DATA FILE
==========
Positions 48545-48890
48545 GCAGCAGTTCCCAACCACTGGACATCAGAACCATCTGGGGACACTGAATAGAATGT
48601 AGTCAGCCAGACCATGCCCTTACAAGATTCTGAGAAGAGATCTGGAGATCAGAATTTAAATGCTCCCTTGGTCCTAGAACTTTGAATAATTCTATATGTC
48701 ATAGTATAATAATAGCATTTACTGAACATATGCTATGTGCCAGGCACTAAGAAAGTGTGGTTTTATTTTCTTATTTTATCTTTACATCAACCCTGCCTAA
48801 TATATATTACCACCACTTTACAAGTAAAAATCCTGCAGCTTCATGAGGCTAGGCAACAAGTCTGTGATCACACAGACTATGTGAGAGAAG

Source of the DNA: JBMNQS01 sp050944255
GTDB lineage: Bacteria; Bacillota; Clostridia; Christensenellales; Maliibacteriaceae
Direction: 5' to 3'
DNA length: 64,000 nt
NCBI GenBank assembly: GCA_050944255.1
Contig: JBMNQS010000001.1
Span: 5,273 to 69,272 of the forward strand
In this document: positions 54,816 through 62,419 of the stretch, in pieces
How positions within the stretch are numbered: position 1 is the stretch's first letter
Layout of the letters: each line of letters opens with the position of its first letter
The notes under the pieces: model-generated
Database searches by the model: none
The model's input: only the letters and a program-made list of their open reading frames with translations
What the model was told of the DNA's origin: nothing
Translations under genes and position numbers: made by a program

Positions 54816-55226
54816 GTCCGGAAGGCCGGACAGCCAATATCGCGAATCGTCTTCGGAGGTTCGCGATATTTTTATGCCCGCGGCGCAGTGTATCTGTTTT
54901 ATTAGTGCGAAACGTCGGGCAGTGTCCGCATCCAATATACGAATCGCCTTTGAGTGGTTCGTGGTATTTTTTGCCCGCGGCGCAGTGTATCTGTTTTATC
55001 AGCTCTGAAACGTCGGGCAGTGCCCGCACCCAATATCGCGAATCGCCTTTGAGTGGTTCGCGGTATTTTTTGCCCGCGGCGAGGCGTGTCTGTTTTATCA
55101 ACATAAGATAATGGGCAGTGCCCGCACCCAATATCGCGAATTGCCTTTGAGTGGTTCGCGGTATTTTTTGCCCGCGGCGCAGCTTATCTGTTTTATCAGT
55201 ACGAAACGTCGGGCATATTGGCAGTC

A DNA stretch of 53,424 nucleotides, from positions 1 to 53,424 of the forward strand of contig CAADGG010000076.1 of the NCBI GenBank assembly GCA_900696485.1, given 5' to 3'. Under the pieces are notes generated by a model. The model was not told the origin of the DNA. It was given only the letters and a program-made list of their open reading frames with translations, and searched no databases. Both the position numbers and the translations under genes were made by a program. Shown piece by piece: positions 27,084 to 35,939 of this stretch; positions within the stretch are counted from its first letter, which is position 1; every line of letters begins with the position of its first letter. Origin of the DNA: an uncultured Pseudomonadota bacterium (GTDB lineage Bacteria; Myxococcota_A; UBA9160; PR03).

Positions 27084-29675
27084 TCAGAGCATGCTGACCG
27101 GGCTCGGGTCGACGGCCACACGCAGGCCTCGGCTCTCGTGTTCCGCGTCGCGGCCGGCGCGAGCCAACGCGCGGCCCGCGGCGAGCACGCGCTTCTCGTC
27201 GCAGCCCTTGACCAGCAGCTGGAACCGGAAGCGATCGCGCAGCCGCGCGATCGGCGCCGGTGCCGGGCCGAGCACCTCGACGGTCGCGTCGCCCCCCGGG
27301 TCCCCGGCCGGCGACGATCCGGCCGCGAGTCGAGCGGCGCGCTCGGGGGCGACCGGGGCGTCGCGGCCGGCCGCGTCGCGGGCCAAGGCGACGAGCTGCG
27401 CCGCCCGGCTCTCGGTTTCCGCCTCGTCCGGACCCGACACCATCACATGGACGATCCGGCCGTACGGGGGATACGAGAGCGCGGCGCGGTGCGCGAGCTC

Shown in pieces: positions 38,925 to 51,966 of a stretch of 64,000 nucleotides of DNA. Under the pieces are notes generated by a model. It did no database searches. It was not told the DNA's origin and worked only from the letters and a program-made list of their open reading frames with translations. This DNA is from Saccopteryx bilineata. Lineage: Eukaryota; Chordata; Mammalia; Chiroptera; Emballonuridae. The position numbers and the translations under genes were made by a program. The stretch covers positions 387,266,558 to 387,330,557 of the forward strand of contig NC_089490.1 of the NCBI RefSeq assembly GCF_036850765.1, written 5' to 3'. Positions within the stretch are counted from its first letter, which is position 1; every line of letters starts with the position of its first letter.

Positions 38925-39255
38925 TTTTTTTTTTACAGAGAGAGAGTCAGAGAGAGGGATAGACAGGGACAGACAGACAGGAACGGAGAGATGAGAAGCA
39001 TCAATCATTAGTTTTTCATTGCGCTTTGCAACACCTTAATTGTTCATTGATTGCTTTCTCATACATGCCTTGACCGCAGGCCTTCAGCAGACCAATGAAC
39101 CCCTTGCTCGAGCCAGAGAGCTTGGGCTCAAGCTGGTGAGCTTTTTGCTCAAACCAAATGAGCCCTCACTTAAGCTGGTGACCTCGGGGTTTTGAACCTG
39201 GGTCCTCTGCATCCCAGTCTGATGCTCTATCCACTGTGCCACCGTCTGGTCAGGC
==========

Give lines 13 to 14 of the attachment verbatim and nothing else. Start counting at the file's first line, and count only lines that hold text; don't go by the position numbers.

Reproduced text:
In this document: positions 54,816 through 62,419 of the stretch, in pieces
How positions within the stretch are numbered: position 1 is the stretch's first letter